FACT: 25% of all Americans had no emergency savings and 38% of Americans could not come up with $500 in cash without selling something or taking out a loan.
ALSO FACT: The nation’s 59 richest billionaires (combined fortune of about $2.09 trillion) are wealthier than the poorest 50 percent of America ($2.08 trillion), roughly 165 million people.
As unemployment benefit claims totaled a record 840,000 last week, a handful of people that could barely fill a full football roster have experienced stock market-fueled wealth growth that is hard to comprehend, it borders on abstract.
Via Bloomberg Wealth:
The bottom 90%’s exposure to the stock market has been dropping for almost two decades. Since peaking at 21.4% in 2002, upper middle class Americans have seen a 10 percentage point decline in their equity interest in companies. A similar pattern is seen among the bottom half.
The wealthiest 1% own more than 50% of the equity in corporations and in mutual fund shares, the Fed data show. The next 9% of the wealthiest own more than a third of equity positions — meaning that the top 10% of Americans hold more than 88% of shares.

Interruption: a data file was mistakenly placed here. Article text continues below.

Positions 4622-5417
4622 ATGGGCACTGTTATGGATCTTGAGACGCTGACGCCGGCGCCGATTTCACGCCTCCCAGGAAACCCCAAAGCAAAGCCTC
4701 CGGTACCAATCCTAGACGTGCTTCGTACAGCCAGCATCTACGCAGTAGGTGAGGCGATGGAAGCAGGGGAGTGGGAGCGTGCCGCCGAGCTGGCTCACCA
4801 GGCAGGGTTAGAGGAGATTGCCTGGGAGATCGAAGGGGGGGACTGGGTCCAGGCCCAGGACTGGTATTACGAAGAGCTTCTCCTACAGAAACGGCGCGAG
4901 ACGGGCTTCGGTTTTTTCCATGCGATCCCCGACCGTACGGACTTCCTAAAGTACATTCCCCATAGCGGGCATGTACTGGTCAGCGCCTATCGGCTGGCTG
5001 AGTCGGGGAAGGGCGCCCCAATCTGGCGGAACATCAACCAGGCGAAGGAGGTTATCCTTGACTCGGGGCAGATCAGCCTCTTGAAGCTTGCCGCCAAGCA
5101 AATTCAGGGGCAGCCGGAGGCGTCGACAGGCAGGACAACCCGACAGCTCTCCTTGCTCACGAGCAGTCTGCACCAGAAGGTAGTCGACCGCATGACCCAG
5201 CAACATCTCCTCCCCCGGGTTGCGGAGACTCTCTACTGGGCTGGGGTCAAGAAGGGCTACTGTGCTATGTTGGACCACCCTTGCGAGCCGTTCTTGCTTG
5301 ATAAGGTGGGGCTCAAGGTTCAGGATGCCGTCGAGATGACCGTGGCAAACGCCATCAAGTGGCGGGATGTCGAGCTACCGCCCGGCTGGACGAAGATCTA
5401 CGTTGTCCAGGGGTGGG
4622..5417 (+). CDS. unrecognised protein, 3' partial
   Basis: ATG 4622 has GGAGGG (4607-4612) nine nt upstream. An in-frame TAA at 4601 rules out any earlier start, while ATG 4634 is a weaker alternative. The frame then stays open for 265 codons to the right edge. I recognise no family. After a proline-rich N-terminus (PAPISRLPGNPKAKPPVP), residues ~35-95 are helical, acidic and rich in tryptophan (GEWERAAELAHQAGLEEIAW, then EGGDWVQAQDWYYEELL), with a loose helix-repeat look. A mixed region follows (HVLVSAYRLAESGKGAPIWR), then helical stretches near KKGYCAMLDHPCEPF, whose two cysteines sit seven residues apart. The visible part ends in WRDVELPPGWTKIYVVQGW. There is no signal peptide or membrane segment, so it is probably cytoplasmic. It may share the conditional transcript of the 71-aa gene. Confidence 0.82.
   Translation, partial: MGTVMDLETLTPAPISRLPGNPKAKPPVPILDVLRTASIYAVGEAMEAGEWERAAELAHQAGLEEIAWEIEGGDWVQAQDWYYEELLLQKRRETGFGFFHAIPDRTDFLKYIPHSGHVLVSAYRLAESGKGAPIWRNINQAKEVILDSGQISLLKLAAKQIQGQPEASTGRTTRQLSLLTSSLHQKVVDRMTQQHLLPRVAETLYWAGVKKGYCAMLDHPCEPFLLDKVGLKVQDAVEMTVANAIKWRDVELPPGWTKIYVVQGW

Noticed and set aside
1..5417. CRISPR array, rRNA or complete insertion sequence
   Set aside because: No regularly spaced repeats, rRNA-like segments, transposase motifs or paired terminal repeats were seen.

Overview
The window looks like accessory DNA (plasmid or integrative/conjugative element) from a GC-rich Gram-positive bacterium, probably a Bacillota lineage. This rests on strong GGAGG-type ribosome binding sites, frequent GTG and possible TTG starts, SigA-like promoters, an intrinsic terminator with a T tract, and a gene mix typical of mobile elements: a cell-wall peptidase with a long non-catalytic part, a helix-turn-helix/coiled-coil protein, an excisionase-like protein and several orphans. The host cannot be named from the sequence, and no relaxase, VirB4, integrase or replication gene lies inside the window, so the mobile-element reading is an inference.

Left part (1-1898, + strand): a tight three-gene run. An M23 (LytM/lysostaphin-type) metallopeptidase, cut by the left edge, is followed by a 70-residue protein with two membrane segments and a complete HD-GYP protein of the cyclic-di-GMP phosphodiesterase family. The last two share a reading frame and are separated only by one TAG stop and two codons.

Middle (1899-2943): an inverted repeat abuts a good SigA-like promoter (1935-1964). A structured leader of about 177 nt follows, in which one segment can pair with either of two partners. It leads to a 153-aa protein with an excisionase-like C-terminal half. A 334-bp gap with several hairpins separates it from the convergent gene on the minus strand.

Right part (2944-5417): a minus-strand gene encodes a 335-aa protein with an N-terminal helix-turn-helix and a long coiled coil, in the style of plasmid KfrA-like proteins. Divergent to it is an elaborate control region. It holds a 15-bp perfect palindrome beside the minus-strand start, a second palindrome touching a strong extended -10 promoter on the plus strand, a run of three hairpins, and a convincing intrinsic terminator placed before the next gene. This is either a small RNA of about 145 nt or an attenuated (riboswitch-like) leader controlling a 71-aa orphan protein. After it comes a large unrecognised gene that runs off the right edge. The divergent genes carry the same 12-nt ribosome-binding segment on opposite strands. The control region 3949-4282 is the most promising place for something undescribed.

One big winner of the pandemic is Eric Yuan, the CEO of Zoom, who has become the only non-white American in the richest 25 list after seeing his wealth balloon seven-fold in the pandemic.
The success of Yuan and his company is well-deserved, as in 2019 (pre-pandemic) Glassdoor ranked Zoom as the number 2 place to work in the world, behind only consulting firm Bain & Company. Yuan told the press his employee mantra is, “If you’re not happy, don’t come to work.” Don’t undermine the endless pit of despair in my heart, Eric.
Since Zoom’s IPO in 2019, the share price has increased by 678%. Revenue has increased by 924% from 2017, according to Finance & Markets.
Usage has increased by 1900% since December, and sales have increased by 355% between May and July, compared to the same period last year.
The share price is up 532% since January 31, and momentum has been up and up.
Yuan’s net worth is an estimated $24.2 billion. Or roughly the GDP of Iceland.
[h/t Bloomberg Wealth]